As is the pattern with all Auto Finesse builds, this was a real no-expense-spared effort to make it the best that it could possibly be; however, whereas the usual modus operandi is to cherry-pick the best parts to work together holistically, this GT-R is a little more heavily modified than the other cars in the stable. The colossal JDM aftermarket certainly helps here, and when it comes to cranking up the figures on an RB26, the sky really is the limit. It’s interesting to note, though, that they haven’t wound it up to 1,000bhp and dissolved the manifold in a high-octane meltdown; this tuned R32 Skyline GT-R hasn’t been built for show-off figures, but for usability. It’s now running a solid 477bhp, and this has been achieved in large part thanks to a trip to RK Tuning in Benfleet. This is an outfit that knows essentially all there is to know about tuning Skylines (you should see their drag-spec R32, it’s a monster), and what started as a tentative step toward power increases turned into what amounted to a job-lot of parts from HKS. The turbos were upgraded to brawny HKS units, with the revered Fujinomiya-based specialists also providing the cams, pulleys, fuel rail, injectors, SSQV blow-off valve and a whole bunch more. Mishimoto were on hand for cooling duties, induction came courtesy of an A’PEXi Power Intake, and the exhaust system is a pukka Fujitsubo Legalis setup with decat. All of this is knocked into shape by a Link G4 ECU, and while this offers such hardcore specs as launch control and anti-lag as well as three switchable maps, it also helps to uniquely tailor the power to the core aim: usability. Yes, they could crank this setup to a figure beginning with a six or even a seven, but what’s the point of bragging about numbers as your turbos melt? The tuning here is supremely smart, and the upshot is a Skyline that’s devastatingly rapid, but also eminently drivable and satisfyingly reliable.
See, while this car has one keen eye on the track, it gets a fair amount of use on the road as well. Peer inside and you’ll spot that it’s got floor mats and doorcards and a full dash, it’s not a compromised circuit toy. There’s a full audio setup here; in fact it’s a bloody clever one, with the latest Kenwood DAB and Bluetooth hard- and software, with enormous power pounding through its multiple Kicker speakers, and a JL Audio active subwoofer that’s easily removed for track work. All bases (and basses) are covered.
That’s the vital thing with this Skyline: it’s all set up for functionality. A lot of arch work has been carried out to allow it to run this low over those sublime TE37s without causing any drivability issues, the interior is neatly equipped so as not to be annoying on road trips, the power is uniquely tailored to balance aggression with tractability. And the overarching aim has been achieved – it’s a recognisably Auto Finesse creation, slathered over a Japanese canvas. The JDM track car bug has well and truly bitten too, as having felt the visceral thrills of all-wheel-drive eastern lunacy from this R32, James has now bought a new GR Yaris to act as the next AF project. That’s not to say the team are done with the Skyline yet, of course; it’ll soon be receiving some custom graphics, and most likely be fully stripped down to have every individual component detailed before being rebuilt – keep an eye on YouTube for that one. The guys are going to keep tinkering with it, because this is a car that they all really wanted to build. The R32 GT-R is such an icon, such a legend – and with the Auto Finesse treatment, it’s entered a whole new realm of desirability.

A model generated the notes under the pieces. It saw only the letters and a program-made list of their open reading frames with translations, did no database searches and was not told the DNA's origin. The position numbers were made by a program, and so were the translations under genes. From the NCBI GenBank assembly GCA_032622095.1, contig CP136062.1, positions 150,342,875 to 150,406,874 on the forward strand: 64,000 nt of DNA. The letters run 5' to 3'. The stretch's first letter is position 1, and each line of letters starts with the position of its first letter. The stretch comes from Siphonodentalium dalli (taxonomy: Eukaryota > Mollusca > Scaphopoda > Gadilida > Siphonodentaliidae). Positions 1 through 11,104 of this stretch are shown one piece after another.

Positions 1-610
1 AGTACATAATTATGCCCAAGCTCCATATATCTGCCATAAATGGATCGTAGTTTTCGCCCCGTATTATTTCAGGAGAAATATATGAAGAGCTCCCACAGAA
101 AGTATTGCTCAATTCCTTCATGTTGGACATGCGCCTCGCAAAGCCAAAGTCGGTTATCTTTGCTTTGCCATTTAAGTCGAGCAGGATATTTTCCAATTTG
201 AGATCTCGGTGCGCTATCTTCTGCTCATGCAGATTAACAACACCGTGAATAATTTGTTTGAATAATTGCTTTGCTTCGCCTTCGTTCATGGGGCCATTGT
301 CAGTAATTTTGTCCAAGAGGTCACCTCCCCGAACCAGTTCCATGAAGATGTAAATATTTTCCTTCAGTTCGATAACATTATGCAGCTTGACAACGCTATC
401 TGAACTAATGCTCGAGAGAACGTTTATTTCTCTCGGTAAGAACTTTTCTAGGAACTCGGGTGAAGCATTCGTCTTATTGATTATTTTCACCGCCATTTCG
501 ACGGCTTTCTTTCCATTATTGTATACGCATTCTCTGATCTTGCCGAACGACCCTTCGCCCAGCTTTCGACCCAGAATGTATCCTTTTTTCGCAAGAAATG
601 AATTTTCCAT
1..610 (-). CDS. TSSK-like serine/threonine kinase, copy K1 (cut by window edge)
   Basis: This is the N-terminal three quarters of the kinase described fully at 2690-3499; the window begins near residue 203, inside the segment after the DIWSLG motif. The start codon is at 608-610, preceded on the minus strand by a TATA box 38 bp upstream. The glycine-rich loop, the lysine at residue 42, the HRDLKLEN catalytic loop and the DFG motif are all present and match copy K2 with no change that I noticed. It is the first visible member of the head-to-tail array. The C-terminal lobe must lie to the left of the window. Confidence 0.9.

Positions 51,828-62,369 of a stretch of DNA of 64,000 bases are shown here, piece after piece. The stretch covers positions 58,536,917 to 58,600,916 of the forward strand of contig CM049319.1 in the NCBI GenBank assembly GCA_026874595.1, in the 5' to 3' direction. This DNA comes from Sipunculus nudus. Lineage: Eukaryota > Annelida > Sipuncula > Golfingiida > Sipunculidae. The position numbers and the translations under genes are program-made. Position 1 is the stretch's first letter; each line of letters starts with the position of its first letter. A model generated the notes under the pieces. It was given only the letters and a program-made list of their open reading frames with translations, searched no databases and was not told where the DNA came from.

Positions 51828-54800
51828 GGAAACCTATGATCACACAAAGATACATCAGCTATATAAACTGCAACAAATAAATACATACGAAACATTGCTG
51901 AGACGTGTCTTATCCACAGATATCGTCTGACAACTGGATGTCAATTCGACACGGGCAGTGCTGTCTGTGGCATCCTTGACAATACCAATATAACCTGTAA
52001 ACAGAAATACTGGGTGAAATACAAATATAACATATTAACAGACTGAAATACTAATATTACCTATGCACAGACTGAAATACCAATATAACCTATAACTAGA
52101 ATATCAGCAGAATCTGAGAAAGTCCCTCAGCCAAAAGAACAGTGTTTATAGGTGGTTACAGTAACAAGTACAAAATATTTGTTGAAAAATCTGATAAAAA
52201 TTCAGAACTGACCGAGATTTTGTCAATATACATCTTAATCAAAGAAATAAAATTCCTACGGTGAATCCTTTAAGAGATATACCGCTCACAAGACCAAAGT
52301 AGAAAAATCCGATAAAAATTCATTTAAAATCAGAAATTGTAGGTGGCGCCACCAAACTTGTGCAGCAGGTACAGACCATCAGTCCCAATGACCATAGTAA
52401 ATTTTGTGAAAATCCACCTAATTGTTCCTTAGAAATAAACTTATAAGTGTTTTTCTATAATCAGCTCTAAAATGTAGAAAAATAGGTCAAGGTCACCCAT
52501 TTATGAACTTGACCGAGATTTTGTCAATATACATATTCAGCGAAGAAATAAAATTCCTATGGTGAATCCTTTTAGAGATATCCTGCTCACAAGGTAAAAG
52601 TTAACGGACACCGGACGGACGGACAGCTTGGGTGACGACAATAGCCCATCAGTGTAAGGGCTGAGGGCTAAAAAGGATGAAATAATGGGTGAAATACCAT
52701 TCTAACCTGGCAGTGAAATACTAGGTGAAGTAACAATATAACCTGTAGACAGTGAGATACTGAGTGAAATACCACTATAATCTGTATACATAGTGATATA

Tech Spec: Tuned R32 Skyline GT-R
RB26DETT 2.6-litre straight-six, uprated HKS turbos, front-mount intercooler, HKS SSQV blow-off valve, HKS race cams, HKS fuel rail, HKS injectors, HKS pulleys, HKS timing belt, HKS radiator cap, Nitto cambelt cover, Mishimoto alloy radiator and silicone hoses, full Fujitsubo Legalis exhaust system and decat, Link G4 ECU with anti-lag and launch control, custom map, A’PEXi Power Intake kit, carbon fibre slam panel cover
5-speed manual, AWD
BC Racing coilovers, Hardrace front and rear camber and toe arms, Japspeed HICAS delete kit, alloy upper strut brace
K-Sport BBK: 8-pot with 356mm floating discs (f), 4-pot with 330mm discs (r), Pagid RS29 pads
9.5×18-inch Rays Volk TE37 wheels, 255/35 Toyo R888R tyres, Rays wheel nuts
Bride Low Max bucket seats, Takata harnesses, Nardi Classic steering wheel and boss, Kode harness bar, custom rear seat delete, Nismo floor mats and shifter, Kenwood KDC-BT950DAB headunit, Kicker Key 180.4 micro amplifier, Kicker 6.5-inch coaxial speakers (rear shelf), Kicker 4-inch coaxial speakers in custom adaptors (doors), JL Audio ACP112LG-TW1 12-inch active subwoofer.
Modified inner arches, carbon fibre gurney flap, full detail (naturally)